Berenty Private Reserve is the easiest place to see Ringtail lemurs and ‘dancing’ Verreaux sifakas in a natural setting and, consequently, probably the island's best known nature reserve. Created some 80 years ago by the de Heaulme family, which still owns and runs it, Berenty Reserve is a tract of dry gallery Tamarind woodland and the remarkable southern 'spiny bush' (Eurphorbia-Didieracea bush) in a sea of sisal fields. Dr. Alison Jolly’s Lords and Lemurs is a vivid account of the creation of Berenty and relations between the de Heaulmes and post-colonial Madagascar. Our 2022 and 2023 clients thoroughly enjoyed their wildlife experiences in this reserve.


West of the Ranopis Mountains, which mark the transition zone between the semi-arid southern domain and the permanently humid eastern domain, Berenty is a small reserve on the banks of the Mandrare River. Its roughly 257 hectares encompass spiny bush and, closer to the river, dry Tamarind gallery woodland. Due to its floral composition, the spiny forest at Berenty looks quite different from that at Ifaty. The arboretum near the Berenty restaurant contains a collection of the extraordinary flora of the spiny forest, all identified, and may enrich your exploration of this threatened habitat.

There is a network of broad, well-maintained trails along which easy exploration is possible.


By day, you will see numerous Ringtail lemurs and Verreaux' sifakas, as well as some hybrid Brown lemurs, which were introduced to Berenty. At night, look for White-footed sportive lemur, Grey mouse lemur, the newly recognised Red-and-grey mouse lemur, and Common and Lesser hedgehog tenrecs. There is a raucous roost of Madagascar flying foxes (Fruit bats) in the reserve.


Reptiles are prolific, including Warty and Jewell chameleons, various skinks and lizards and snakes such as the Madagascar ground boa. The critically endangered Madagascar radiated tortoise, Geochelone radiata, and the Spider tortoise, Pyxis arachnoides, are both found in the reserve and in enclosures. The latter were rescued from markets or bred in captivity. All endemic Malagasy tortoises are gravely threatened by the illegal trade in reptiles.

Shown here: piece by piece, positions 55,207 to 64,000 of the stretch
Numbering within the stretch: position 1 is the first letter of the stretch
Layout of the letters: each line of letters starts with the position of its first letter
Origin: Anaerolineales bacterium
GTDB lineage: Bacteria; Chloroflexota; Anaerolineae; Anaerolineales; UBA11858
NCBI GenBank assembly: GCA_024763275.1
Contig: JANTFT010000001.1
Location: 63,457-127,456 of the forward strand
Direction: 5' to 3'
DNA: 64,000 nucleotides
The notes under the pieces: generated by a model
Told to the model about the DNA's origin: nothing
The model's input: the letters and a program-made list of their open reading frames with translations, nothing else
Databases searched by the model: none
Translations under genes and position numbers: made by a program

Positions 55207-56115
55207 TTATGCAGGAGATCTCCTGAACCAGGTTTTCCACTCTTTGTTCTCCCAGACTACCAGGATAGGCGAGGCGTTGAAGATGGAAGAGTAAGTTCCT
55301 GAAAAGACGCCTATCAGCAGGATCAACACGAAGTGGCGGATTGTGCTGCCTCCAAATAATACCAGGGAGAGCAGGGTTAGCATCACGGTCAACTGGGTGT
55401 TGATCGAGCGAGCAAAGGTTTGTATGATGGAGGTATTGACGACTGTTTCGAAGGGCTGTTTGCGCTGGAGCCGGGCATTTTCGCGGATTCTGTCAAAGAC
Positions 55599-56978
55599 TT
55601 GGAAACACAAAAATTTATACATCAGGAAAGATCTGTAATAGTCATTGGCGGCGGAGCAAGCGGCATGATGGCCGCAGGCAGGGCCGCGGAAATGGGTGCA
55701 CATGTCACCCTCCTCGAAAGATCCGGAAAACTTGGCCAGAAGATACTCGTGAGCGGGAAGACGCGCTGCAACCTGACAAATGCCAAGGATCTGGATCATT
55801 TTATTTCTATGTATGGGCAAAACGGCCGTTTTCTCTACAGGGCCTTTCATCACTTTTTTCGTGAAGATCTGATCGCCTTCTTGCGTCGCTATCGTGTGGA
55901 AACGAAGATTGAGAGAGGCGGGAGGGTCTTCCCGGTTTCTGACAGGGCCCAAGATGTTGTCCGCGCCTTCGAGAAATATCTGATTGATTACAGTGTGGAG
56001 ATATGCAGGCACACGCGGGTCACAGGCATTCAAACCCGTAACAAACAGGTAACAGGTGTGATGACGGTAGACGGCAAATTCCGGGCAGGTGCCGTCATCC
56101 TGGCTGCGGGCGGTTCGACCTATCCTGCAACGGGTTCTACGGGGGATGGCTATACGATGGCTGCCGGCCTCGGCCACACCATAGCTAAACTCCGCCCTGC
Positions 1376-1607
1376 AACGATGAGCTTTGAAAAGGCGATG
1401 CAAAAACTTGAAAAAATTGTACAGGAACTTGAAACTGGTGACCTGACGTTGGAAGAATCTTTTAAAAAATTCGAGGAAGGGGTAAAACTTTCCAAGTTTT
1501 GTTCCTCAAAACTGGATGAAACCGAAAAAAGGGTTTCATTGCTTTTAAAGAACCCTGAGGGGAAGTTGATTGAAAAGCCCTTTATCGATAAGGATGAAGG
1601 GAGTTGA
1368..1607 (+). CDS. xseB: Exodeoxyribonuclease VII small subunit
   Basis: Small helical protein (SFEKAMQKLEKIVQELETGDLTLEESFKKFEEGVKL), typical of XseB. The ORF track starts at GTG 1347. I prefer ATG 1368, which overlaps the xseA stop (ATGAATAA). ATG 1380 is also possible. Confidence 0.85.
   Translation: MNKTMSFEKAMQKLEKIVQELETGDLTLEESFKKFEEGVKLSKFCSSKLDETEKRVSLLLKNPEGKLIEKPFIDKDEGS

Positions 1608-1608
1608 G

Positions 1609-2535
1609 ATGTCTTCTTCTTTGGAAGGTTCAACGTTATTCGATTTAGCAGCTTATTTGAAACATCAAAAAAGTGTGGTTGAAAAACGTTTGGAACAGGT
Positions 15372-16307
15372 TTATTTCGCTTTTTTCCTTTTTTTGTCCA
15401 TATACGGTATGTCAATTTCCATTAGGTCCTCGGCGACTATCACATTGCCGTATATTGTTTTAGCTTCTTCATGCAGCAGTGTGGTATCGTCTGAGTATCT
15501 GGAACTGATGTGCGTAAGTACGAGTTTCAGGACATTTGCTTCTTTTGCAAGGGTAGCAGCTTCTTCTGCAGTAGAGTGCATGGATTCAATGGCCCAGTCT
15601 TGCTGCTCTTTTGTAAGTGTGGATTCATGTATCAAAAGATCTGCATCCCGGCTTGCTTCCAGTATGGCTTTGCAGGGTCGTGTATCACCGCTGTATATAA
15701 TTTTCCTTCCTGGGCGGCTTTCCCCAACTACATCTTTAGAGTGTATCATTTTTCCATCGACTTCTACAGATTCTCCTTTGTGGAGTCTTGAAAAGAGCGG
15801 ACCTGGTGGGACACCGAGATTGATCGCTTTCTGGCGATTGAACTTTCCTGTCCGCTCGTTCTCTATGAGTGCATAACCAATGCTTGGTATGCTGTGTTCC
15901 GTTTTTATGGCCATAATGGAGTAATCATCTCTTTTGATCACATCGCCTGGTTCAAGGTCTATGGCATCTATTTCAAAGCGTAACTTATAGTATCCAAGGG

Birding is good and around 100 bird species have been recorded at Berenty. Among the most sought-after resident species are Madagascar cuckoo-hawk, the stately Giant coua, Crested coua, White-browed owl, Sickle-billed, Hook-billed and Chabert's vangas, Common newtonia and Madagascar mannikin.

When to go

Berenty can be visited year round. It has cold, dry winters and hot summers (Nov– Feb), when temperatures can exceed 40°C and heavy thunderstorms can occur. Ringtails generally give birth in Sept/Oct, at the end of the dry season, enabling them to wean their young in February/March, the season of abundance.

If you wish to spend more than a night at Berenty, plan your trip well in advance.


Berenty is west of Fort Dauphin, about 3 hours’ journey along a recently upgraded road (July 2023 update). You will know you are close to Berenty when you arrive at the sisal plantations surrounding the reserve, redeemed only by some splendid specimens of the large baobab, Adansonia Za.

Derek Schuurman

Travel Specialist

I'm here to tailor-make your perfect holiday. Give me a call and I'll use my expertise to create your personalised experience.
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